3. Marshmallow Root

Marshmallow is one of the most versatile herbs for dogs. It’s a demulcent that soothes and protects irritated and inflamed tissue, so it’s an ideal remedy for urinary tract infections in dogs. It helps reduce inflammation and creates a barrier between the lining of the urinary tract and harmful bacteria.


How To Give Your Dog Marshmallow For UTIs Sprinkle marshmallow root powder on your dog’s food, giving ½ tsp for each lb of food.


4. Horsetail

Horsetail is antimicrobial, so it can help fight off infection. It’s also helpful if your dog has a urinary tract infection with minor bleeding. Horsetail is best used with a soothing herb like marshmallow root.

How To Give Your Dog Horsetail For UTIs Tilford and Wulff recommend a decoction. Add a large handful of dried herb, ½ tsp of sugar, and water to just cover the herb into a pot. Simmer on low heat until the water is dark green (about 20 minutes). Cool and strain the liquid. Add 1 tbsp for every 20 lbs of body weight to your dog’s food. Caution: Don’t use horsetail long-term as it may cause irritation.

5. Cranberry

Cranberries are a well-known natural remedy for UTIs in humans, and they can work for your dog too. You may wonder if you can give cranberry juice … but most juices have a lot of sugar, so they’re best avoided. But cranberries or supplements with cranberries are one of the best remedies for UTIs.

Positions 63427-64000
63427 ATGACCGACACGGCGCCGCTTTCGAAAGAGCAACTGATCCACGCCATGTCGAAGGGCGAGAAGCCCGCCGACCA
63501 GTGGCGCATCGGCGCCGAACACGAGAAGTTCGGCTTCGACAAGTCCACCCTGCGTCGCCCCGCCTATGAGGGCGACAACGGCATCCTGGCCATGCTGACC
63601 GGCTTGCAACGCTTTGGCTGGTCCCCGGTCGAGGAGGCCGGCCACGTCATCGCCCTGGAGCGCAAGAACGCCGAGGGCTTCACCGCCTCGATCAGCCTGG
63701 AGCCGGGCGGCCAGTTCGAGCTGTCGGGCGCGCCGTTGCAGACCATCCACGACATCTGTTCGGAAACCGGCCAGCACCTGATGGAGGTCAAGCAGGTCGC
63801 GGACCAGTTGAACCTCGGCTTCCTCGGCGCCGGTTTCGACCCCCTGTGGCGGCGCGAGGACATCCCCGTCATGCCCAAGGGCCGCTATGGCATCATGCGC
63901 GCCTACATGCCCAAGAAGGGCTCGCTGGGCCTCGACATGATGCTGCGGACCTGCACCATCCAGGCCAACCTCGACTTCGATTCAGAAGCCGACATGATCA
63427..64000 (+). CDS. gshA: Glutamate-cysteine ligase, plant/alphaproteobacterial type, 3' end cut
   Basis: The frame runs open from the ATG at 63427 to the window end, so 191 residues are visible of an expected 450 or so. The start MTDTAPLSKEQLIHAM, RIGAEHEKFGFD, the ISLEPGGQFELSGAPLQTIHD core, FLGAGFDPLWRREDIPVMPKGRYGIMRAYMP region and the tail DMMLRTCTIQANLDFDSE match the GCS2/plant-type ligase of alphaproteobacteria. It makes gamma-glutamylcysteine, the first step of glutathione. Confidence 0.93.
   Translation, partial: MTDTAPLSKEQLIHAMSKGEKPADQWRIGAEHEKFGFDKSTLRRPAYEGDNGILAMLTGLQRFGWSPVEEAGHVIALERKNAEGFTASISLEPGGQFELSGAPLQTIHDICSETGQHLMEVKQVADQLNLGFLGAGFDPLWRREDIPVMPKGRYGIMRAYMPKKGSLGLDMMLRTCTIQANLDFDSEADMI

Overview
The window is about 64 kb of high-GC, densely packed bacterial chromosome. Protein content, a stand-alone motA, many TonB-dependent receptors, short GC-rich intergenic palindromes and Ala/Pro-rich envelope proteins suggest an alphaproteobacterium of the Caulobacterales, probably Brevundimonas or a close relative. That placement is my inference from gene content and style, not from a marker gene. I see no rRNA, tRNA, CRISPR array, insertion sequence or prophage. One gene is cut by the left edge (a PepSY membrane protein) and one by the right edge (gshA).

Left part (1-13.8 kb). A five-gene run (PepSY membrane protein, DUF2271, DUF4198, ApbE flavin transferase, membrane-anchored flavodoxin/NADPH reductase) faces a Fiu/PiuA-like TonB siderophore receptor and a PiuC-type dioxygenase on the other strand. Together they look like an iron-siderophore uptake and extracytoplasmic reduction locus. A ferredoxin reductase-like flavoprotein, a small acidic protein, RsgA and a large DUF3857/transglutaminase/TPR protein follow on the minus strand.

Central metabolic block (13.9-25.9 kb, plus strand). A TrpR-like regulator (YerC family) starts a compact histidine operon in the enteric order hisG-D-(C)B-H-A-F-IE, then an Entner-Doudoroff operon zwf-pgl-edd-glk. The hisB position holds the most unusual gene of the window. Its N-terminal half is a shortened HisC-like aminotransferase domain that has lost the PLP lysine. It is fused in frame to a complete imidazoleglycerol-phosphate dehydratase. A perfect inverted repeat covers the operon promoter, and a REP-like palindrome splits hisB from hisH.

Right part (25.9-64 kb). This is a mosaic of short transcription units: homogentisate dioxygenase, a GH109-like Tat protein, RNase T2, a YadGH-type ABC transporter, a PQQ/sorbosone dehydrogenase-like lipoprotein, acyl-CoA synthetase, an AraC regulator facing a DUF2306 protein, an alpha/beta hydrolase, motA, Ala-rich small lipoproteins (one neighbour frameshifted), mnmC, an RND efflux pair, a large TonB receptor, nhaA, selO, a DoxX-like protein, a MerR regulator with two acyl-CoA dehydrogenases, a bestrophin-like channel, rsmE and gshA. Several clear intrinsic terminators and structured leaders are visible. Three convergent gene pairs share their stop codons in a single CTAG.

Many people believe cranberries change the pH of your dog’s urine to control the types of bacteria that can survive in the urinary tract. But it’s actually a sugar in cranberries, called D-mannose, that helps with UTIs.


How D-Mannose Helps UTIS In Dogs One of the most common bacteria causing urinary tract infections in dogs is E coli. Studies show that D-mannose stops E coli from attaching to the urinary tract. So D-mannose is a great remedy to use if your dog does have an infection. Studies also show that D-mannose can improve UTI symptoms. It’s been shown to work as well or better than some antibiotics. Flavonoids in cranberry may also activate your dog’s own innate immune system to battle bacterial infections. You can buy supplements with cranberry , which has natural D-mannose, or just a D-mannose supplement. Nancy Scanlan DVM CVA likes to use cranberry along with the amino acid methionine for treating UTIs. The combination is an effective antimicrobial treatment.


So don’t forget you have great natural options for your dog’s UTI. Be confident you can help your dog naturally at home if she develops any UTI symptoms. To learn more about natural options for your pet, give us a call to set up your wellness consult today!